Deb, I’ll be back to visit Plimoth Plantation and the Mayflower II. And the Mayflower brewery. And the grist mill. And the Pilgrim Hall Museum! If you’re a history buff, there’s a lot going on in Plymouth…

 

Royal Genealogy MindF**k

 

I know I’ll be a decent genealogist when I can get the “cousins” thing figured out. I’ve had moments of clarity when I actually understood the difference between a second cousin and a first cousin once removed. But they were fleeting moments.

So let me share with you the shock I felt when I received my weekly email newsletter from NEHGS the other day.

A section of the newsletter was dedicated to Baby George’s ancestry. I learned that William and Kate are 14th cousins once removed?? And that Baby George and President Obama are 22nd cousins?? How. Can. This. Be. Dustbin Cambridge is also related to Boston’s prodigal sons Matt and Ben. AND KEVIN BACON.

Share in my shock.

 

Courtesy of people.com

Courtesy of people.com

It’s a Boy

 

Congrats to William and Kate on the birth of their son! Can’t wait to see the first photo and find out the dustbin’s* name.

 

 

 

* Cockney slang for “kid”

Just Being

I recently spent a weekend in a monastic community. In early spring, I read an article about a monastery in Cambridge. I was intrigued because my mother has stayed at a monastery in western NY a few times over the years. The idea of escaping the concrete jungle for some quiet, reflective time appealed to me. As I was searching around the monastery’s website, the word “volunteers” caught my eye. The brothers offer free room and board to people who volunteer to garden. I contacted the monastery right away to schedule a visit.

The brothers have 144 acres of beautiful property with a main house dating from the 1720s, “hermitages” (nice cabins), walking trails, multiple gardens, and farm animals. To me, it sounded like an oasis.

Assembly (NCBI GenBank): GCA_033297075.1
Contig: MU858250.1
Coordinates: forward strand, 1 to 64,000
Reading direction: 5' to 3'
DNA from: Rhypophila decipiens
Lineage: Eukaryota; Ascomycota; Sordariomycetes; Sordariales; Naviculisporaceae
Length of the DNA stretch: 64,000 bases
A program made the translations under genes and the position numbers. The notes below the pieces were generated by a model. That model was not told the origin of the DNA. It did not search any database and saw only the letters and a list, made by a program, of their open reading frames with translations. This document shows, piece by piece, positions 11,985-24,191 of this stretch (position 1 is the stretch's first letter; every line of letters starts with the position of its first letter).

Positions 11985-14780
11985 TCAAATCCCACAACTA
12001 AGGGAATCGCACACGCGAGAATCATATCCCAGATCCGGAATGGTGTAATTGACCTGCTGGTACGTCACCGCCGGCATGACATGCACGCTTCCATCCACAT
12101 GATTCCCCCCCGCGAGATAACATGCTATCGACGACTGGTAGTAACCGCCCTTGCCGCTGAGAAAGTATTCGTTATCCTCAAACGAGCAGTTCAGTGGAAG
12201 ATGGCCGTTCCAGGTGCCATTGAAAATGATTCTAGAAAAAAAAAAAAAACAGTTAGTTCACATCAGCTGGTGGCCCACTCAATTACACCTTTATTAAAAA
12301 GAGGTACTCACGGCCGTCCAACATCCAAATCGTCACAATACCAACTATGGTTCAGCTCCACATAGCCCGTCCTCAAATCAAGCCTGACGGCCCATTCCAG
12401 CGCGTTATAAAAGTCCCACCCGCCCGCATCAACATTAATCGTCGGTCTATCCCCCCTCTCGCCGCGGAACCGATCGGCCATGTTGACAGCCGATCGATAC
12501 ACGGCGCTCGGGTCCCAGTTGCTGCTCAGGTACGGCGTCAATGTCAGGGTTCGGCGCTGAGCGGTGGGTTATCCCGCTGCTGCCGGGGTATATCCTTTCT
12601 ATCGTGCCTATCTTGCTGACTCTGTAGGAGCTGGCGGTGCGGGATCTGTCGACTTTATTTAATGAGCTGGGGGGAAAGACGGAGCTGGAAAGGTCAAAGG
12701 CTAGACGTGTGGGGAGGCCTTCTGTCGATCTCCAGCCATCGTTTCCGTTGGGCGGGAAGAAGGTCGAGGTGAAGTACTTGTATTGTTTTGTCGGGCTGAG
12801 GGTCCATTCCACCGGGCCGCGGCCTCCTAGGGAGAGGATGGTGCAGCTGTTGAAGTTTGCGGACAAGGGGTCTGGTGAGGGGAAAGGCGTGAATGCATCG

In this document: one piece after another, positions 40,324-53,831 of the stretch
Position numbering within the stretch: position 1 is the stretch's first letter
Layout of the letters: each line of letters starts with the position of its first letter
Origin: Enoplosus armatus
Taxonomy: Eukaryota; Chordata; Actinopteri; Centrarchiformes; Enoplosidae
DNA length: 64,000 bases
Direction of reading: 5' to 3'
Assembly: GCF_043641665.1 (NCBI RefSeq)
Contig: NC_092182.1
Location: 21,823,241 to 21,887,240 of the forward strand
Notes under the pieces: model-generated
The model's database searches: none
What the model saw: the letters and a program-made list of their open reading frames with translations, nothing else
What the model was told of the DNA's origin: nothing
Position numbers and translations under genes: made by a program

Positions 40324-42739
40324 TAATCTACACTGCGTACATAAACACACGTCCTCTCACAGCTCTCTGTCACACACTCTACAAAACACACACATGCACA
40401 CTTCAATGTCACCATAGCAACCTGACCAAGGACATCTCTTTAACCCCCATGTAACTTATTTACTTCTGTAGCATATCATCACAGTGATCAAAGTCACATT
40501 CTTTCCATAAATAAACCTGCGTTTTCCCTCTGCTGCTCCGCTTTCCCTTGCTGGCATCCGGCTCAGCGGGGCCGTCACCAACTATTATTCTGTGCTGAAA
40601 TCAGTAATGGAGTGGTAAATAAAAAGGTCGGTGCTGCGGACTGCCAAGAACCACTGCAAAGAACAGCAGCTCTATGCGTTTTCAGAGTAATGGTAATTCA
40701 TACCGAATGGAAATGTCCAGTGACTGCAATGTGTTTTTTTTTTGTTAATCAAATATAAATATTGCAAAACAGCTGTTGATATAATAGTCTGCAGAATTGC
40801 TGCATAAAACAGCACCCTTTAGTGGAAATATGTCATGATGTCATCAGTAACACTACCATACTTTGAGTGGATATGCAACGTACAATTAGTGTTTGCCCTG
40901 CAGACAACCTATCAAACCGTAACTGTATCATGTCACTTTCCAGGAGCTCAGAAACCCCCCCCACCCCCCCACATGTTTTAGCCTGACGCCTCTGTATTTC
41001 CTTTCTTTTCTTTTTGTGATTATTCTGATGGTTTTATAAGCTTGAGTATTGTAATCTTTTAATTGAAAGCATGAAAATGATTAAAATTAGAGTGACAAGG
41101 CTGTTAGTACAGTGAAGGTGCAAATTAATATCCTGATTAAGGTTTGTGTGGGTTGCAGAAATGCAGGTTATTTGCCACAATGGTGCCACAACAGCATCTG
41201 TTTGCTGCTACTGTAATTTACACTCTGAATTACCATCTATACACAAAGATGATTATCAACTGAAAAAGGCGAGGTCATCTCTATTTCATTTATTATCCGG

And it was.

During my time there, I didn’t think about the past or the future, which I am prone to doing. It’s always been difficult for me to stay in the moment. But in this atmosphere of silence in a serene natural setting, I found it easy to “just be.”

Snapshots of favorite moments:

I weeded in a huge asparagus bed under a blazing hot sun and felt more triumphant the dirtier and sweatier I got. I was literally “in the weeds.”

The asparagus bed

The asparagus bed

 

 

 

 

 

 

 

 

 

 

 

During a gardening break, time stood still as I found myself watching a monarch butterfly flit from one blade of grass to the next for 10 minutes.

I met pigs that were so happy and friendly that I now understand the idiom “happy as a pig in mud.”

Friendly piggies

Friendly piggies

 

 

 

 

 

 

 

 

 

 

 

I ate wonderful meals with the brothers and other guests—the only sounds being the clinking of forks and classical music wafting from a stereo.

Every day, I attended one of a few daily services in a small chapel connected to the house. We sang hymns unaccompanied and participated in a call and response with the brother leading the service. During the last service I attended, I was overcome with emotion for an unknown reason and started to cry.

The last night of my stay, I sat on a rock wall in front of a huge open field, reading a book as the sun set through a tall bank of trees.

Sunset

Sunset

 

 

 

 

 

 

 

 

 

 

All of the brothers and other guests were so welcoming and hospitable. Being in their presence made me wish for a simpler, more meditative existence. I am a city girl at heart, but this visit has shown me that I need to find more of a balance in my life. To consciously make time to “just be.”

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40 things to do on the birthday list!

BirthdayJune 1st, 2015